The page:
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Last Updated:  Thursday, 27 March, 2003, 14:06 GMT
Where do Iraqis get their news?
By Kathryn Westcott
BBC News Online

Iraqi state television and radio has been struggling to broadcast over the past few days, following US bombing raids on Baghdad. And in Basra, the country's second city, British forces have taken state media off the air completely after destroying transmitters in the early hours of Thursday.

So, how does this leave Iraqis in terms of their access to coverage of the war?

State-run television is struggling to broadcast
Iraqis watch television in the Ministry of Information
Since the war began, the official media have limited details to Iraqi citizens. It has aired morale-boosting speeches by Saddam Hussein, news of fresh victories by Iraqi troops, footage of prisoners of war, and given details of rewards for downed coalition aircraft and captured soldiers.

But there have been no pictures of Western troop movements and none of the vivid footage of the relentless bombing of the capital, which has been the daily diet of the few with access to international stations.

Only a handful of Iraqis - some 4,000 mostly military personnel and political elite - can either afford or are allowed access to the state-run subscription service to international channels. Ordinary Iraqis are banned from owning satellite dishes.

About 14 channels, handpicked by the regime, are available via the subscription service. These include international news outfits, such as CNN, al-Jazeera and BBC World and the new Abu Dhabi TV. In recent days, this service, too, has been interrupted.

Radio usage across the country is widespread, with many Iraqis turning to outside broadcasts. There have been reports that the government tried to jam these broadcasts in the early days of the war.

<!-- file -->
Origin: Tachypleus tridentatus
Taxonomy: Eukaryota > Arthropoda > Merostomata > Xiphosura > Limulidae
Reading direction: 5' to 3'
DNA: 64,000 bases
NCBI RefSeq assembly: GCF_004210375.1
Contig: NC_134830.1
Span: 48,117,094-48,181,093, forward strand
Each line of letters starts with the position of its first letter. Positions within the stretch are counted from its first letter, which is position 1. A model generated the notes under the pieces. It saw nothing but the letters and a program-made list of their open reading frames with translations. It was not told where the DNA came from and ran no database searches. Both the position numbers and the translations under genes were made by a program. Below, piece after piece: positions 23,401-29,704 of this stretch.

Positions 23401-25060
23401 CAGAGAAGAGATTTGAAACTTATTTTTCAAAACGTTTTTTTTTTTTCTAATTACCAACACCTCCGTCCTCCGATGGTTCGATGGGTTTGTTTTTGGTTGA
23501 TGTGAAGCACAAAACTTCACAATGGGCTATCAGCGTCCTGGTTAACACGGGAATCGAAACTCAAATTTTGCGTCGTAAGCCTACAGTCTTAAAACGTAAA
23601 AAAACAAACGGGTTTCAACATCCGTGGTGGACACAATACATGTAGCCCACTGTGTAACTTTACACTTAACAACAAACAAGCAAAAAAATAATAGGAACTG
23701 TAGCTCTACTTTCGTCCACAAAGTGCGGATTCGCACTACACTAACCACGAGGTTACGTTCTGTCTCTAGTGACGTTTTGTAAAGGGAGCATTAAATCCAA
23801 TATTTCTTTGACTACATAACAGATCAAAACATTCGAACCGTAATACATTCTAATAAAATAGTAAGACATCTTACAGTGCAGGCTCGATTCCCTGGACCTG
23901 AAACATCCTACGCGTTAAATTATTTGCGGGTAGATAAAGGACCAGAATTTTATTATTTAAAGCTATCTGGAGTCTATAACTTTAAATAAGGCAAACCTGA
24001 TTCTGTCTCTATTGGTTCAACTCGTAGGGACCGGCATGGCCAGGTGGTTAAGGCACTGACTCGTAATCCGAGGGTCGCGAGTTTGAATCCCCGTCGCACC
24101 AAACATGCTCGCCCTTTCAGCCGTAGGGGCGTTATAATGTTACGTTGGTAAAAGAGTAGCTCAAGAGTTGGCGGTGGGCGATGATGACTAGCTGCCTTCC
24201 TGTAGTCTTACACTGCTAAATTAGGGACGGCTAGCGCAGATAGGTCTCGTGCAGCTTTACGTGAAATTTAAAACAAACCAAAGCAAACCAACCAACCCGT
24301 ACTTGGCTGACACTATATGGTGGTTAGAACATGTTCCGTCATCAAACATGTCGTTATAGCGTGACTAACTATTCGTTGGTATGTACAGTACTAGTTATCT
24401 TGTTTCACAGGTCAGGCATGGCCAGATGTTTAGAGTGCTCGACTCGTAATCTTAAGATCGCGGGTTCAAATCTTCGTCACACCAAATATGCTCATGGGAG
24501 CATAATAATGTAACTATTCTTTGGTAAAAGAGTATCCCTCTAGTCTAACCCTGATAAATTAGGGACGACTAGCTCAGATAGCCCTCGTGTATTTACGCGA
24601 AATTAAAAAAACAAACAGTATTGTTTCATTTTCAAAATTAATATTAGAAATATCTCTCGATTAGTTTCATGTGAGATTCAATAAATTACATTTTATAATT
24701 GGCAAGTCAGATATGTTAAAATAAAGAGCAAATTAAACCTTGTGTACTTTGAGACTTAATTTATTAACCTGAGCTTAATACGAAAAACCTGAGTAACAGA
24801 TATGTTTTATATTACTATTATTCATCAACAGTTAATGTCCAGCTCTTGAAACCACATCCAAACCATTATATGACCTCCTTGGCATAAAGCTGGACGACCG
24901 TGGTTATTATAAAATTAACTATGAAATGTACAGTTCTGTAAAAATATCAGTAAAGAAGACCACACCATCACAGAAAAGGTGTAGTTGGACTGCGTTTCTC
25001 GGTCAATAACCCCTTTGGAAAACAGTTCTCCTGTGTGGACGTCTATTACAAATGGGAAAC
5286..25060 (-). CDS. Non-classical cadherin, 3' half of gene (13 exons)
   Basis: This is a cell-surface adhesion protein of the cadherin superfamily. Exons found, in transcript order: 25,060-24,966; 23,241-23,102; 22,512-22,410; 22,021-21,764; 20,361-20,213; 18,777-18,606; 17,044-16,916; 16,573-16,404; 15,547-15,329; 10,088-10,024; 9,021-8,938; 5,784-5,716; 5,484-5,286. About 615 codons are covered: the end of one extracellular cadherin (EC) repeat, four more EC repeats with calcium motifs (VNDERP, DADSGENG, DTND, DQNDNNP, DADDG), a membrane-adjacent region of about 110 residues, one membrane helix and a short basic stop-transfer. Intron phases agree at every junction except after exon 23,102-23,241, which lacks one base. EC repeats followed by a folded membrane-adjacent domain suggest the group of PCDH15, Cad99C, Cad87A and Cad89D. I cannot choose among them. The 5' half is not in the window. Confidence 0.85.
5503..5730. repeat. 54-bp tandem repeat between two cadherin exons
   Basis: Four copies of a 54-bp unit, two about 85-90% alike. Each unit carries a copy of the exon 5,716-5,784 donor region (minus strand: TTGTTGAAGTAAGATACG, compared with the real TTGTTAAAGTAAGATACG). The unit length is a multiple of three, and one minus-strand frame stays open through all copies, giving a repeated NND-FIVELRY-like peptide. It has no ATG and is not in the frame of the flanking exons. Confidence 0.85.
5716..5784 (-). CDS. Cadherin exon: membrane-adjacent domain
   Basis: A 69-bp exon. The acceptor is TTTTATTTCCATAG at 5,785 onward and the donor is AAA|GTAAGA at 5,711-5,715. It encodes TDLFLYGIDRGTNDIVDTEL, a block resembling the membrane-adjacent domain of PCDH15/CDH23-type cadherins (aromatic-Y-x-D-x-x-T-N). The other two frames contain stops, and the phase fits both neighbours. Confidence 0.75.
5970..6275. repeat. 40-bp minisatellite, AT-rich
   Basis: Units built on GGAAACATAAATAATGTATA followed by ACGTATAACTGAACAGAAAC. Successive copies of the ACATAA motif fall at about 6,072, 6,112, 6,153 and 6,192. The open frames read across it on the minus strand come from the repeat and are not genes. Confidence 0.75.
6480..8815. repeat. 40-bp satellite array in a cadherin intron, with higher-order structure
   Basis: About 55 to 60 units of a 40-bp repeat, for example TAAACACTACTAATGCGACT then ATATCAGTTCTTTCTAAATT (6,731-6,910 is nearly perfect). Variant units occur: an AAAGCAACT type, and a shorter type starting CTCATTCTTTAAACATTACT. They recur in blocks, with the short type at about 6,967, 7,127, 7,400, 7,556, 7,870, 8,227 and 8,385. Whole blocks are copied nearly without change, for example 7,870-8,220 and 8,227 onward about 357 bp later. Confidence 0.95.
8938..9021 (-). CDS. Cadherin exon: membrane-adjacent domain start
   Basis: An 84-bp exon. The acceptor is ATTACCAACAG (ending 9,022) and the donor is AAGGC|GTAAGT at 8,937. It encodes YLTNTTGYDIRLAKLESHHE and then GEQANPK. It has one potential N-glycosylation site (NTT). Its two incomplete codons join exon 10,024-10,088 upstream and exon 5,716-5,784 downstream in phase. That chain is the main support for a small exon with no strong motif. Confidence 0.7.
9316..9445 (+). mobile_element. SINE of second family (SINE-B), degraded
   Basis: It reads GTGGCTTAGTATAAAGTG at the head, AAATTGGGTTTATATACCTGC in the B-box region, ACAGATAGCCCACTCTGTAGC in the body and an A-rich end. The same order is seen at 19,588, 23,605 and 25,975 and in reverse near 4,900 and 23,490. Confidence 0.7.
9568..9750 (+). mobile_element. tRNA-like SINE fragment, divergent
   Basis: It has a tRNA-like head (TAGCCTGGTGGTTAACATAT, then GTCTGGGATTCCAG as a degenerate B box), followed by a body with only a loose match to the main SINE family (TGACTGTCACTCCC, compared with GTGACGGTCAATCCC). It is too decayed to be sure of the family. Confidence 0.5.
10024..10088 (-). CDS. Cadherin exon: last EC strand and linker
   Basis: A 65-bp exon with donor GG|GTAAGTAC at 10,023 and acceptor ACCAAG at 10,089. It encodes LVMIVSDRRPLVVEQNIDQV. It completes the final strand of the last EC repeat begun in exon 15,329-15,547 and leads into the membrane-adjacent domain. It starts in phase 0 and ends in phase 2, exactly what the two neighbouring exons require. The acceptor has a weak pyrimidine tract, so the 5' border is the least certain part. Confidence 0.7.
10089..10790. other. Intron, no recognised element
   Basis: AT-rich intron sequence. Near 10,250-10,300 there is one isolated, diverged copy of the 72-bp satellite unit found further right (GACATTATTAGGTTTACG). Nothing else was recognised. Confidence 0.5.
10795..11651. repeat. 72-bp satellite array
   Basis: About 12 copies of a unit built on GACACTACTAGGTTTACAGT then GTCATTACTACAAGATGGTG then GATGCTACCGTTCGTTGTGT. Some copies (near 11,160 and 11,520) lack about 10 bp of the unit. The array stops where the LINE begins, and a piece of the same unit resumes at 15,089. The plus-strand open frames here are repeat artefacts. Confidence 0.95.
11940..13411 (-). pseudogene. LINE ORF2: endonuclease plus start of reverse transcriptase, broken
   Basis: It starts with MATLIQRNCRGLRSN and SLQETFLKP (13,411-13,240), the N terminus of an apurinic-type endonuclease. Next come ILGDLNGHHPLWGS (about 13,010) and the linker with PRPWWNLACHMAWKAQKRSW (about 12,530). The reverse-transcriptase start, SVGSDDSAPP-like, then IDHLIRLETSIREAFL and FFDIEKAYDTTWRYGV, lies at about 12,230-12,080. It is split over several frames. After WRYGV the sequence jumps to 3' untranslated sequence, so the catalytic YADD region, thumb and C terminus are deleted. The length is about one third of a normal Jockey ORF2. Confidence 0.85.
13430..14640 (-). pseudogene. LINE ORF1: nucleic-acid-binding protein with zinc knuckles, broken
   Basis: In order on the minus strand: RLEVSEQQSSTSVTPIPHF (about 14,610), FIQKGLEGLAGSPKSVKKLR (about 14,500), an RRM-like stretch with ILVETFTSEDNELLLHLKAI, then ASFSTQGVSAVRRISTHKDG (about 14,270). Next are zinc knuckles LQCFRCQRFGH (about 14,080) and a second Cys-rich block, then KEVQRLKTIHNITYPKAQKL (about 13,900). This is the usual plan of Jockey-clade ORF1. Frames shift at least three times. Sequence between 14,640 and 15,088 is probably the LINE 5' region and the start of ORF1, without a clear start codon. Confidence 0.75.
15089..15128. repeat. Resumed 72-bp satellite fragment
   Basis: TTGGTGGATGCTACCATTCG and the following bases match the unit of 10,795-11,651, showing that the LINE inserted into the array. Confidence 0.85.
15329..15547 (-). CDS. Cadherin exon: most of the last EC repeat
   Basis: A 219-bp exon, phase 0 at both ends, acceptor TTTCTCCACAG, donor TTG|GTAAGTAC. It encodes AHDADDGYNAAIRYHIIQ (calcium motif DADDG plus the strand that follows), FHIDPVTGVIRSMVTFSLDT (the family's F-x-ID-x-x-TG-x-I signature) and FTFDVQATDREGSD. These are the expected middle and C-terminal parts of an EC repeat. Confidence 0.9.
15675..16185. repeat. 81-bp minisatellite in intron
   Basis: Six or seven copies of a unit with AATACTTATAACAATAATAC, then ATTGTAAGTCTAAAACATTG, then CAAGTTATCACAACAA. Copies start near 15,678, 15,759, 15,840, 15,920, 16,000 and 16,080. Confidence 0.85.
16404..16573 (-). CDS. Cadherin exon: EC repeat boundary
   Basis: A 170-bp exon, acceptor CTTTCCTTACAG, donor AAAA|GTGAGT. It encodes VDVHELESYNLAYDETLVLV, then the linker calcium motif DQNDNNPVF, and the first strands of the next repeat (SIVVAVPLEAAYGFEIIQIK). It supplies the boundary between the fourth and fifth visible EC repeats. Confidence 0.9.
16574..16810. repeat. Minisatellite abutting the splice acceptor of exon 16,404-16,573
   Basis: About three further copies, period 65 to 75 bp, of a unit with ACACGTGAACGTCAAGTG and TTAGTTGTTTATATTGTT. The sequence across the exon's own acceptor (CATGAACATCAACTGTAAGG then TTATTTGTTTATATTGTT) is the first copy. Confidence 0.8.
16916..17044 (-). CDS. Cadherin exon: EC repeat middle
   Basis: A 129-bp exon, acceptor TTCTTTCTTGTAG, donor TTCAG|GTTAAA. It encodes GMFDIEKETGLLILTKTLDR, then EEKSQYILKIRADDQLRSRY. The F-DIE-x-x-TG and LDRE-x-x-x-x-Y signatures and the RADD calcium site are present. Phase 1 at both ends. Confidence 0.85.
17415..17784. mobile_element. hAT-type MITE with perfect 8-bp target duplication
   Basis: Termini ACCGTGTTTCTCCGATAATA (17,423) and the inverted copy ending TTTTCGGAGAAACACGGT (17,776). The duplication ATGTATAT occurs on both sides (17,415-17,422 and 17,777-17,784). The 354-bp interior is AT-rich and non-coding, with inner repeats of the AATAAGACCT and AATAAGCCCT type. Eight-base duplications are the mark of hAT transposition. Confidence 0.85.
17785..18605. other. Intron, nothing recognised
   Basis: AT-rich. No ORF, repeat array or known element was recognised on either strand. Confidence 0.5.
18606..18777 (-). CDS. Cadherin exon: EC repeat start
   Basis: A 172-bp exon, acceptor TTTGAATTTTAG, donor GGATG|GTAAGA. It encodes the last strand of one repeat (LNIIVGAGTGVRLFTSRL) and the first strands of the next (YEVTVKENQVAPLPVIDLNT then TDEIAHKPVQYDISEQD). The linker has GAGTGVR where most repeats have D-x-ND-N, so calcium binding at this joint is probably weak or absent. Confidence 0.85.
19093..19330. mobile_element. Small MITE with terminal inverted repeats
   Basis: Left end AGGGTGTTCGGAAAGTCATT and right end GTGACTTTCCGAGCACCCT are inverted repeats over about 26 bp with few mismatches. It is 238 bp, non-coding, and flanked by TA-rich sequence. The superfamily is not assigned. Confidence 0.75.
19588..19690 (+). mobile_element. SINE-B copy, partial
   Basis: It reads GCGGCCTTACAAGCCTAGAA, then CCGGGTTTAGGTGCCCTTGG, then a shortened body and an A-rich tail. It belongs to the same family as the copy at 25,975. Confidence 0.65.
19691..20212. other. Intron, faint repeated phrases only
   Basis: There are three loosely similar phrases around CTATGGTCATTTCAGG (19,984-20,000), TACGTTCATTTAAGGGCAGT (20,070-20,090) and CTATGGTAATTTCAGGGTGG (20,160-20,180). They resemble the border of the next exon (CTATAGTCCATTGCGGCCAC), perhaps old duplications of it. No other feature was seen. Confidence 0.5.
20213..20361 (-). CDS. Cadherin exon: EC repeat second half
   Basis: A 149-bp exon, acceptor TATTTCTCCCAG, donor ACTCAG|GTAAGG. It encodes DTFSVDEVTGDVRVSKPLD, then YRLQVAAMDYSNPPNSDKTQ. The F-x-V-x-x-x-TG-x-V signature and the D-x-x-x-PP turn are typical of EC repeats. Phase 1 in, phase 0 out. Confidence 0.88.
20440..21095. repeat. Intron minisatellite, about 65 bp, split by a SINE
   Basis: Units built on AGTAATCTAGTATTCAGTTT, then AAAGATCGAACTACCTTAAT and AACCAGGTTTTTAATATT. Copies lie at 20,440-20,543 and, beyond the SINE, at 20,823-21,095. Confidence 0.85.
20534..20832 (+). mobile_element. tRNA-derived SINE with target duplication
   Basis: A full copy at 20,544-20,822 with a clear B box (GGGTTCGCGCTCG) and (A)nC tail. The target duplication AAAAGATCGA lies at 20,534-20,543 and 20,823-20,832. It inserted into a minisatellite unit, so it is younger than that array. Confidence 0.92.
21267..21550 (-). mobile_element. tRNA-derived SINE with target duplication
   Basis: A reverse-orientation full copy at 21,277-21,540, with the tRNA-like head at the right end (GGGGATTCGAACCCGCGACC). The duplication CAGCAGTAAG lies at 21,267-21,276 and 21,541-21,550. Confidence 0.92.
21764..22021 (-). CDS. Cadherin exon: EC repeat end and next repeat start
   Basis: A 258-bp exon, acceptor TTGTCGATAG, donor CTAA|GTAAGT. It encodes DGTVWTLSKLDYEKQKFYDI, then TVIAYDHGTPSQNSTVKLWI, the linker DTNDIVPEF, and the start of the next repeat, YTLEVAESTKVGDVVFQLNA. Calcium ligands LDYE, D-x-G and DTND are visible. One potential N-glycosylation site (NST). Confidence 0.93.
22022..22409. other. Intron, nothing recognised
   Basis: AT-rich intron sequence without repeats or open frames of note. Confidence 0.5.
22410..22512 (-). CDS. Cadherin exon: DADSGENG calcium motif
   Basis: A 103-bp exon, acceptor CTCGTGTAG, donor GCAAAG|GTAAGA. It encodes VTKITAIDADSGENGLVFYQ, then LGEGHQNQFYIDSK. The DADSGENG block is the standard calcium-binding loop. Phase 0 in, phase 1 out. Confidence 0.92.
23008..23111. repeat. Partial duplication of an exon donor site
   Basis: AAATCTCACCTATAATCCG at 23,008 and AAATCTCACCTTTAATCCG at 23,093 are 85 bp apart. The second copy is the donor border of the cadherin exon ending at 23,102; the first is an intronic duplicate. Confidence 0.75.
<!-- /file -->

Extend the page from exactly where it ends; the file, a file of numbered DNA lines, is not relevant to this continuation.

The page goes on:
US-backed stations

According to BBC Monitoring, based in south-east England, there are no audience figures for who listens to what in Iraq, but anecdotal evidence suggests that popular international stations include the BBC World Service and BBC Arabic Service, the French station Radio Monte Carlo - which UK Prime Minister Tony Blair chose as the medium to send a message to the Iraqi people - and a relatively new American station, Radio Sawa.

Radio Sawa is a government-funded radio station in Arabic. It is seen by the US administration as the principle means of communicating with the 250 million people across the Arab world.

Not all Iraqis have access to international TV stations
Kurdish fighters in the north watch Abu Dhabi TV
Radio Sawa (the name means "together" in Arabic) has a mix of Western and Arabic pop music and half-hourly news bulletins. It has a special stream for Iraq.

According to BBC Monitoring's Peter Feuilherade, there is a long history in Iraq and throughout the Arab world of people tuning in to international stations.

"Ownership of short-wave radios is widespread - it's part of the culture. Iraqis make it their business to be well-informed," he says.

This could be one reason why there is such a high proportion of opposition radio stations, and why the US administration has used the medium to a great extent in its war for the hearts and minds of Iraqis.